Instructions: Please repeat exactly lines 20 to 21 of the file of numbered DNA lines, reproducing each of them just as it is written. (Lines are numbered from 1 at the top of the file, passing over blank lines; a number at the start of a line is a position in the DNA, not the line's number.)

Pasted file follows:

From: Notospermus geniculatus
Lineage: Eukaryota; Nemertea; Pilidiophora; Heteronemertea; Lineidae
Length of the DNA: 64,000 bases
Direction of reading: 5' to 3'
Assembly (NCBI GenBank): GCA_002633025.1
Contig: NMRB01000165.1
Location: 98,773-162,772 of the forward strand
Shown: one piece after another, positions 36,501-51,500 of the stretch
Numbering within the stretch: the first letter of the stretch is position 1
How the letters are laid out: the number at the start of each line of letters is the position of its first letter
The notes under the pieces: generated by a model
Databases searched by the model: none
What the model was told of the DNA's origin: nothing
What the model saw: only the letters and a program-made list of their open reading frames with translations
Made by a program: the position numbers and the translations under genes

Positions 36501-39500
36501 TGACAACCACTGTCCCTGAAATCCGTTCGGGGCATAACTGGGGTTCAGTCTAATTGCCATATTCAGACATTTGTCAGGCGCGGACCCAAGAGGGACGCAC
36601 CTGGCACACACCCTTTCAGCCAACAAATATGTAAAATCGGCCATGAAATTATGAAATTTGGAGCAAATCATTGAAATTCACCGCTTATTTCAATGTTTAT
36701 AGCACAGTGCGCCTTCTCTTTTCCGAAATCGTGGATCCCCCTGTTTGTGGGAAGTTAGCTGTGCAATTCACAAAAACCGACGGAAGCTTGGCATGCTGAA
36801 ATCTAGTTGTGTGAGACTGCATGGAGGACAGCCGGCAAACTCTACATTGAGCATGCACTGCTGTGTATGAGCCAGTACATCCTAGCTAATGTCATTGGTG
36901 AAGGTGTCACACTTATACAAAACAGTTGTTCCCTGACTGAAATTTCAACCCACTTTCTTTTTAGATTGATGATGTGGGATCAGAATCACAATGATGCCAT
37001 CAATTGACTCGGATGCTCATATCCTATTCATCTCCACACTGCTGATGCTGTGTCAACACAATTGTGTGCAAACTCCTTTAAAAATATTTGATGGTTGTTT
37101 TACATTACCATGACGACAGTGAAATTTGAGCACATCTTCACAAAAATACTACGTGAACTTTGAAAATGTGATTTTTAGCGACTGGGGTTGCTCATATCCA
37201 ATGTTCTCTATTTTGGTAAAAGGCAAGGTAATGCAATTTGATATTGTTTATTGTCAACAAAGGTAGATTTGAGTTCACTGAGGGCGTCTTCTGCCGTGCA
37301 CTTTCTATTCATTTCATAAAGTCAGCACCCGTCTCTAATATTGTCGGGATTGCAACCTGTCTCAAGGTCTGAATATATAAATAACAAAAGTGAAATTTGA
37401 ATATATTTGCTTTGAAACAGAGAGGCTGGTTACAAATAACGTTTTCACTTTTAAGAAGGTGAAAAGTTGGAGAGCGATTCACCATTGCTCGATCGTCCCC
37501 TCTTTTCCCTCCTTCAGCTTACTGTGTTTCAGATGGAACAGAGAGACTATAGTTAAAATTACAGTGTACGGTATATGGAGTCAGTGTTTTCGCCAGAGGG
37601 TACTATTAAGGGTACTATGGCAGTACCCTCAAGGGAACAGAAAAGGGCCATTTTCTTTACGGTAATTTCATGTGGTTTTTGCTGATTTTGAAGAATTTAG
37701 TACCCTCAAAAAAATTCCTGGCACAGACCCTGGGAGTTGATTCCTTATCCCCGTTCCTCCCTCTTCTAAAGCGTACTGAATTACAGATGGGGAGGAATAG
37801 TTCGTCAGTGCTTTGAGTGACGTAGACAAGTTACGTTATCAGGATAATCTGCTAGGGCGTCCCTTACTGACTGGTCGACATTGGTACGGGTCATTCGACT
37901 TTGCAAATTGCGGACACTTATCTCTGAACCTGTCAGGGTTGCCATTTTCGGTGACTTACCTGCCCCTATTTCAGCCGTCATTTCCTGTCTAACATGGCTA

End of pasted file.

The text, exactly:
36801 ATCTAGTTGTGTGAGACTGCATGGAGGACAGCCGGCAAACTCTACATTGAGCATGCACTGCTGTGTATGAGCCAGTACATCCTAGCTAATGTCATTGGTG
36901 AAGGTGTCACACTTATACAAAACAGTTGTTCCCTGACTGAAATTTCAACCCACTTTCTTTTTAGATTGATGATGTGGGATCAGAATCACAATGATGCCAT